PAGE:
Contents (Click To Jump)
- 1 What Are the Most Common Tree Issues in Killeen?
- 2 Does the City of Killeen Provide Any Assistance in Tree Removal Problems?
- 3 Who Is Responsible for Fallen Tree Removal in Killeen?
- 4 How Does the Soil Affect Trees in Killeen?
- 5 Does Weather Affect Tree Health in Killeen?
- 6 What If Dead Trees Are Near Power Lines in Killeen?
- 7 How Much Does Tree Removal Usually Cost in Killeen?
What Are the Most Common Tree Issues in Killeen?
Oak Wilt is one of the most destructive tree diseases in the City of Killeen and Bell County. This infectious fungal disease is responsible for killing more than one million trees in Central Texas. The vascular disease is caused by Bretziella fagacearum, a fungus that attacks the tree’s water-conducting systems. The disease affects all oak species, but the red oaks are particularly vulnerable. White and bur oaks are resistant, while the live oaks are moderately susceptible.
Red oaks—Spanish oak, Shumard oak, and blackjack oak—typically die within 2 to 4 weeks of infection. The disease spreads through sap-feeding beetles that are attracted to sweet-smelling fungal mats. The fungus clings to the beetle’s body and is distributed to the next tree as the beetles feed on wounded trees.
Sudden Oak Death is another problematic fungal disease affecting trees in Killeen caused by Phytophthora ramorum. The wind-blown pathogen affects more than 100 forest trees and woody species and produces two devastating diseases: foliar blight and bark cankers. Depending on the tree species, symptoms range from leaf spots, branch, and shoot dieback to tree death. Bark cankers kill the tree host while foliar blights serve as a pathogen reservoir, further spreading the infestation.
Some of the common tree pests in the city of Killeen include strippers, such as lace bugs and spider mites, and suckers, such as aphids and scales. Chewers include bagworms, tent caterpillars, juniper budworms, and fall webworms. Borers create small holes in the trunks and include cottonwood borer, redheaded ash borer, emerald ash borer, and gum bumelia borer.
Does the City of Killeen Provide Any Assistance in Tree Removal Problems?
While Killeen doesn’t offer tree removal services, it provides brush collection services once a week. The city requires tree limbs, brush, and tree trunks to be less than 12 feet in length and placed within 3 feet of the curb on collection days. The pile must not be mixed with other waste and should be at least four feet away from the rollout container. Your pile of brush shouldn’t be more than six cubic yards or 4×4×12 feet. Brush pile above 6 yards attracts an extra brush collection fee.
Who Is Responsible for Fallen Tree Removal in Killeen?
Killeen City holds the property owner responsible for the removal of a fallen tree on private property. The property owner is also liable for the cost of debris removal and any property damage that results. That means they should also compensate the neighbors for any damage to their property as well. But that’s where things get dicey. Tree removal has a huge cost implication, and this triggers a lot of animosity between neighbors.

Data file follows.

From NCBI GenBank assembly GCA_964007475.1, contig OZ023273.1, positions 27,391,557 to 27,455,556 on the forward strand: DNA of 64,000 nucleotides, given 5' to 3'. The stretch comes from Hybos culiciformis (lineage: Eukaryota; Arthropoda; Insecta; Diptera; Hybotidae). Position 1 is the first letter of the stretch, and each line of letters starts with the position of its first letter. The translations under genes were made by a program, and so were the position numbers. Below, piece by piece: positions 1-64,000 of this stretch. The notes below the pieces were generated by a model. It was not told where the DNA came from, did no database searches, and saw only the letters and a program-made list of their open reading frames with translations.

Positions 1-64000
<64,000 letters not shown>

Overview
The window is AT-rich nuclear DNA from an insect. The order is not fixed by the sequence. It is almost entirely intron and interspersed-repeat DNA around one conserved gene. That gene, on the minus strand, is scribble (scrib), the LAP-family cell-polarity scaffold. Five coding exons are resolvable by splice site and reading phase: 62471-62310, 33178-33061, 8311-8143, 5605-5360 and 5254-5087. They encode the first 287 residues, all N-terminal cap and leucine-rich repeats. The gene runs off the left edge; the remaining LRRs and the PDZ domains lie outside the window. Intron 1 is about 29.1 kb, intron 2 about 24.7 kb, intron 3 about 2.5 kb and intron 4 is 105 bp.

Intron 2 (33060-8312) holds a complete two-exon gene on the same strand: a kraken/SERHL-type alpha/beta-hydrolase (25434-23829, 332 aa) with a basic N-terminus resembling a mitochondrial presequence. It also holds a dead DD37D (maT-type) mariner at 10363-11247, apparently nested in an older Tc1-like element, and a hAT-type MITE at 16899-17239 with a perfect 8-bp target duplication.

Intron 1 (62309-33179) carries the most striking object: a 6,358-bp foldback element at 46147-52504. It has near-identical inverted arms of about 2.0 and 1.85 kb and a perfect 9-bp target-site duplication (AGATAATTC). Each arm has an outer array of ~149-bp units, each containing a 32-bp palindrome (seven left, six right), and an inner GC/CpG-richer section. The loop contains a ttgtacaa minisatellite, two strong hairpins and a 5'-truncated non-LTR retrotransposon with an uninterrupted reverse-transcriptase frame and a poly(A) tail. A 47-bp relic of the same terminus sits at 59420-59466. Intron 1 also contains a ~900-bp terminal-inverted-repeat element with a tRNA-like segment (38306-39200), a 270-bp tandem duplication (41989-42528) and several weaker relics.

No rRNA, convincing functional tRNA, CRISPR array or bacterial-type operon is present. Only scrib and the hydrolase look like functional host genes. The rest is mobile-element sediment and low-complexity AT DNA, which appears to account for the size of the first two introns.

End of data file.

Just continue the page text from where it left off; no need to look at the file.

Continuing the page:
Many considerations also come into play while trying to determine the party responsible for removing a fallen tree. Let’s dig in and establish the responsibilities of a property owner, landlord, tenant, and neighbors in dealing with a fallen tree.
If You’re a Homeowner?
You’re responsible for removing all the fallen trees within your property lines. You’ll incur all the costs associated with the removal, including the log splitting, wood chipping, and carting away the debris. Check with your insurance company if your policy covers fallen tree removals. Depending on the coverage, your insurer might cover some fraction or the entire tree removal bill. It’s best to hire our professional arborist when dealing with a fallen tree on your property. We can help salvage a fallen tree by trimming it to avoid further damage, disease infestation, and give it an aesthetically pleasing shape.
If You’re a Renter?
You should contact your landlord to remove a fallen tree on a rental property. Texan law places such responsibilities on the property owner. Therefore, you should alert the landlord, who should then call us to remove the trees. The landlord should incur all the costs associated with removing the trees and shouldn’t pass them on to the tenant. Unless, of course, they can prove that the tenant’s action caused the tree to fall. In that case, the landlord has a legal recourse to pursue damage from the tenant.
If You’re a Landlord?
Under Texas Tree Laws, property owners are solely responsible for tree maintenance on their property. Therefore, a landlord is on the hook for trimming, pruning, removing, and treating infested trees. They’re also charged with routine landscaping duties to keep the property neat and habitable. Contact us for speedy and professional removal of a fallen tree and the necessary cleanup and restoration.
If You’re a Neighbor?
Tree disputes among neighbors are a common occurrence and have given rise to some high-profile lawsuits. Texas tree laws state that a tree owner is liable for any damage or costs associated with their trees. If a tree you own outright falls into the neighboring property, you’re liable for its removal and associated costs. Your neighbor might pursue compensation for any resultant damages.